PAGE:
It might be surprising to note that the bridge between a sociological and psychological perspective on loneliness was built by Karl Marx. His concept of alienation allows us to move from the “alienating” work conditions of those employed by manufacturing firms to the “alienation” of our sense of self from any sense of purpose in life. We are “hollow” men and women who wander and work aimlessly in a world that is dictated by profit and power.
Our loneliness, from a Marxist perspective, resides in the sacrifice of our sense of ownerships for the labor in which we are engaged and the attendant sacrifice of meaningful relationships with other people with whom we work. The “wounded” father at the end of a day of meaningful labor wants to be alone with his newspaper, television and (in contemporary times) Internet (Osherson, 1986). He is alone even in his home surrounded by his family. Mothers have now joined in the path toward alienation and wounding as they too enter the alienating workforce.
Anomie and Loneliness
A related term was also introduced during the 19th Century that provides an additional bridge between a sociological and psychological perspective. This term is “Anomie”. First offered by the esteemed social observer, Emile Durkheim, in 1897, Anomie is a psychological (and societal) condition that is created by the shattering of traditional societal values, norms and structures. In a state of Anomie, we are cast adrift on a deep and stormy sea (Kierkegaard, 1980). Without the traditional “glue” that binds people together, we are adrift in our own isolating boat. There is no one to hold the rudder or bail out the water that splashes over the gunnels. While we never drown, we do face the storm all alone. It should come as no surprise that Durkheim first uses the term Anomie in his book on Suicide (Durkheim, 1897). With loneliness comes sustained despair. With sustained despair comes the desire to end one’s life.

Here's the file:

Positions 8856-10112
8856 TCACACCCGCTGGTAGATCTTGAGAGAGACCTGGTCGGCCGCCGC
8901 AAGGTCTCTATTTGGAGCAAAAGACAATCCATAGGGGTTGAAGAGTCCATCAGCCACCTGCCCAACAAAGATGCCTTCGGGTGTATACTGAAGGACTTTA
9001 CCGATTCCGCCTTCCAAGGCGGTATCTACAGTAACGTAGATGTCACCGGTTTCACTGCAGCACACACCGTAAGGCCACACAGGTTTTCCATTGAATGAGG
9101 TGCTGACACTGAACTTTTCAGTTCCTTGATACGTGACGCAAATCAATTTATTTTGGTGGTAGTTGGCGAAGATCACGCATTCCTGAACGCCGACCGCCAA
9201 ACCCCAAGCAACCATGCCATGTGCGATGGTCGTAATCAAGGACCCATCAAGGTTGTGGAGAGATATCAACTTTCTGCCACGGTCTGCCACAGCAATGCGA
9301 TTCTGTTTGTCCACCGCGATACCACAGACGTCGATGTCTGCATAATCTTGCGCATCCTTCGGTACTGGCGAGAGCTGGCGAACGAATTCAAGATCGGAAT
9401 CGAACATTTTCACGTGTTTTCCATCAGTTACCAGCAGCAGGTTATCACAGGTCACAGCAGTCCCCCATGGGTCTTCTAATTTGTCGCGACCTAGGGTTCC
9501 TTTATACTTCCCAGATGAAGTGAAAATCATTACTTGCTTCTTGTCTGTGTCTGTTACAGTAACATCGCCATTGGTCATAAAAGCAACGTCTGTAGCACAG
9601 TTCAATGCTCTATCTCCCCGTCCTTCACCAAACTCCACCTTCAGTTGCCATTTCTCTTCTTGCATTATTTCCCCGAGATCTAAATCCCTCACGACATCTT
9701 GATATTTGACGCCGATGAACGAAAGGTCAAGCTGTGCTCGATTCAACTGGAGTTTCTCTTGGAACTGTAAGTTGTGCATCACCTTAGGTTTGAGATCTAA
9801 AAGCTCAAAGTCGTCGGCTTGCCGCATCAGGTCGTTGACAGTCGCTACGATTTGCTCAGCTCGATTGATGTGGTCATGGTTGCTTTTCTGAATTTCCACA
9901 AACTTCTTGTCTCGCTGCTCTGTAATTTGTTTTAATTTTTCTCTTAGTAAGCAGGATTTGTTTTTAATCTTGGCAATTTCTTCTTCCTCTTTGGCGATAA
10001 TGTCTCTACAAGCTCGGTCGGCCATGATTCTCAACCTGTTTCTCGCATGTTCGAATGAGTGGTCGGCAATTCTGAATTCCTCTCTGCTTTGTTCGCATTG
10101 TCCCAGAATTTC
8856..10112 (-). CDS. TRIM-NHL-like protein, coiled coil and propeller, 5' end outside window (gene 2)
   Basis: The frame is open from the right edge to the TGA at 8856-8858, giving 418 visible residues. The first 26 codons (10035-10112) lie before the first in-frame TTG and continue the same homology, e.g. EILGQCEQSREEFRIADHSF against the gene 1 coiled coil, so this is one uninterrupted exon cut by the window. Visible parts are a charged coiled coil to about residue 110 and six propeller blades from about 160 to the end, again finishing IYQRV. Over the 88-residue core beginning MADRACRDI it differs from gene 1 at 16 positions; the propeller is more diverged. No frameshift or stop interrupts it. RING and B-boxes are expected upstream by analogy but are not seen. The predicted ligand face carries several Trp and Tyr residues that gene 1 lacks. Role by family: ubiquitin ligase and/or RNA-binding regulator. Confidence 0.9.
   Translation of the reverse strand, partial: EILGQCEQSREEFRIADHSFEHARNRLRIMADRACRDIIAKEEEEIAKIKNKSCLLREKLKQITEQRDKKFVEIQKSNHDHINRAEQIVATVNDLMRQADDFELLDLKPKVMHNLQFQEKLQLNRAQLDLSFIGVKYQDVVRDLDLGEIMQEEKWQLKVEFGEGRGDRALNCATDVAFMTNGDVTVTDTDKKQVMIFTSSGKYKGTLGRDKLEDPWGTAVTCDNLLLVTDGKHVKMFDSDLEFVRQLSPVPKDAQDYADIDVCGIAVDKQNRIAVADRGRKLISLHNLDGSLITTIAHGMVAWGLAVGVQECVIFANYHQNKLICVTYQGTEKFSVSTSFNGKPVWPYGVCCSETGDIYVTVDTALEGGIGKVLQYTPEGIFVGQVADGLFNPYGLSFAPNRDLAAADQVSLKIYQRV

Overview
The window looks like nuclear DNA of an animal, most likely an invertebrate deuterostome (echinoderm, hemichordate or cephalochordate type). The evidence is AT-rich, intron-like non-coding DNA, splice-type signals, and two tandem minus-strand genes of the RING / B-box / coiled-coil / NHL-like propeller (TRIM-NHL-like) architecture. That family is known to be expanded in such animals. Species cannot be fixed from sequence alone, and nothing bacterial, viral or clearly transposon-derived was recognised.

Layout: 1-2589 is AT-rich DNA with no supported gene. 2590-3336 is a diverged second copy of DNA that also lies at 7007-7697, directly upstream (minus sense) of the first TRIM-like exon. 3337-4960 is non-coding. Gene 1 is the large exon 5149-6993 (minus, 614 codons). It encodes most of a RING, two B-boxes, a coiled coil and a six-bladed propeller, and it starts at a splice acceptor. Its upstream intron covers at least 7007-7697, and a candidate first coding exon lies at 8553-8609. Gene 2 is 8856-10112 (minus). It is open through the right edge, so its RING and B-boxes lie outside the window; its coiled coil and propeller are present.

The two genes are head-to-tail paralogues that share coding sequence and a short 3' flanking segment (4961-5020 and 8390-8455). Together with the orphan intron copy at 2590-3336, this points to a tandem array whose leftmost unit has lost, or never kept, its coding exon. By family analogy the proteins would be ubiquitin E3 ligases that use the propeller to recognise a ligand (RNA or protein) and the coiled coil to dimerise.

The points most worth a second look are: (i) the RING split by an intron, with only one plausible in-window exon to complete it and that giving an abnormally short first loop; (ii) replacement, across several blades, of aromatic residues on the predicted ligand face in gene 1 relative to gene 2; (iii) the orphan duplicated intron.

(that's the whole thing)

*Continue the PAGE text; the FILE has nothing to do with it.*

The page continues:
Durkheim (1933/1893) identifies a second source of Anomie. This is the division of labor that came fully into force during the Industrial Era of the late 19th Century. Whereas members of those families who owned farms (or owned small private businesses) tended to do whatever it took to keep their enterprise running, the worker in steel mills, cotton mills and the early automobile factors were assigned to do one job and perform one operation. Assembly lines can into fashion with Henry Ford, and even large, mechanized farms require hired hands to do one or two specific tasks. Silos were formed in which specialized language, acronyms and alphabet soups were bandied–about which “outsiders” could never really understand. What after all do we do about the N.S.F.Q. requirements that must be observed if we are properly to operate the neospecificating thingamabob. Do any of us actually know what any of this means—other than a few folks residing in a specific, specialized silo?